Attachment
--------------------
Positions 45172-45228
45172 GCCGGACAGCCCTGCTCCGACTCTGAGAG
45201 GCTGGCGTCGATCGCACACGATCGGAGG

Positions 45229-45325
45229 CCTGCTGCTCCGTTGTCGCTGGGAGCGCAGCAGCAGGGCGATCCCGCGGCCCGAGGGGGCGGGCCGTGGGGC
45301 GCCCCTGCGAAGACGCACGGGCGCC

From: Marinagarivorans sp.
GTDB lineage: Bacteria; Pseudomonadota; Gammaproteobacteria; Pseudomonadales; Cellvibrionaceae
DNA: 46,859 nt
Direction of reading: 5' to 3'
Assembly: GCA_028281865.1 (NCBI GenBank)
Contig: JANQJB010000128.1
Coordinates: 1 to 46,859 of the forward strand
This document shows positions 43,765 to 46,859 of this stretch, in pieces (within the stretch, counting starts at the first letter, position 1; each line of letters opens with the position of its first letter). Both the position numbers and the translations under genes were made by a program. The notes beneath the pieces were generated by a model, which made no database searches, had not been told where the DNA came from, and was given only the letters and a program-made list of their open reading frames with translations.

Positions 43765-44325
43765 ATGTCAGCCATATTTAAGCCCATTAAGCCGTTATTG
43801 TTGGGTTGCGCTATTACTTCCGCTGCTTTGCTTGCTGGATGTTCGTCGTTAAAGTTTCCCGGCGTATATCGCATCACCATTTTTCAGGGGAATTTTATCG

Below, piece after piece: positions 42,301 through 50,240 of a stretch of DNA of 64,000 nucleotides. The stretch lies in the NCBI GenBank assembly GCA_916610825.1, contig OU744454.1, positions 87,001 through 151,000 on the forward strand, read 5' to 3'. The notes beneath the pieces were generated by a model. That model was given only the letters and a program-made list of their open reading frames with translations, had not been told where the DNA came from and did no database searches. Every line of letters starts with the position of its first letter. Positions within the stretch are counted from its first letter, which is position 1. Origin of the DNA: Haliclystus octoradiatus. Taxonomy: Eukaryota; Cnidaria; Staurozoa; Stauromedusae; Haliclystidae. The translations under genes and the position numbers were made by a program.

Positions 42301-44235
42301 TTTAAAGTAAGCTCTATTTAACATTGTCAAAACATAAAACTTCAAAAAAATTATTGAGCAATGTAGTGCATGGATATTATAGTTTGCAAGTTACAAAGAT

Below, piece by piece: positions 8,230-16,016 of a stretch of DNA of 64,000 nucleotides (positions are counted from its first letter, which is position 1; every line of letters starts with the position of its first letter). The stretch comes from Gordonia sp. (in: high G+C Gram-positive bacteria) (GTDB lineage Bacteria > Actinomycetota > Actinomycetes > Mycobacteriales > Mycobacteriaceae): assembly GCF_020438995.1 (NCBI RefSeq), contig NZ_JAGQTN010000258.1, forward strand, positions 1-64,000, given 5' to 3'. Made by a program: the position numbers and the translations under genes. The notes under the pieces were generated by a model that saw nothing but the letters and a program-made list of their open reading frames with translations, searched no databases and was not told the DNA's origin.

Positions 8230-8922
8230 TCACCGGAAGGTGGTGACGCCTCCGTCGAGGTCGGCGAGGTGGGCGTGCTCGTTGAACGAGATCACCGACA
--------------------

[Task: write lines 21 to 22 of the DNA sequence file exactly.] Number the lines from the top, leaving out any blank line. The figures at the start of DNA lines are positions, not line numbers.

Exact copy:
Below, piece by piece: positions 8,230-16,016 of a stretch of DNA of 64,000 nucleotides (positions are counted from its first letter, which is position 1; every line of letters starts with the position of its first letter). The stretch comes from Gordonia sp. (in: high G+C Gram-positive bacteria) (GTDB lineage Bacteria > Actinomycetota > Actinomycetes > Mycobacteriales > Mycobacteriaceae): assembly GCF_020438995.1 (NCBI RefSeq), contig NZ_JAGQTN010000258.1, forward strand, positions 1-64,000, given 5' to 3'. Made by a program: the position numbers and the translations under genes. The notes under the pieces were generated by a model that saw nothing but the letters and a program-made list of their open reading frames with translations, searched no databases and was not told the DNA's origin.

Positions 8230-8922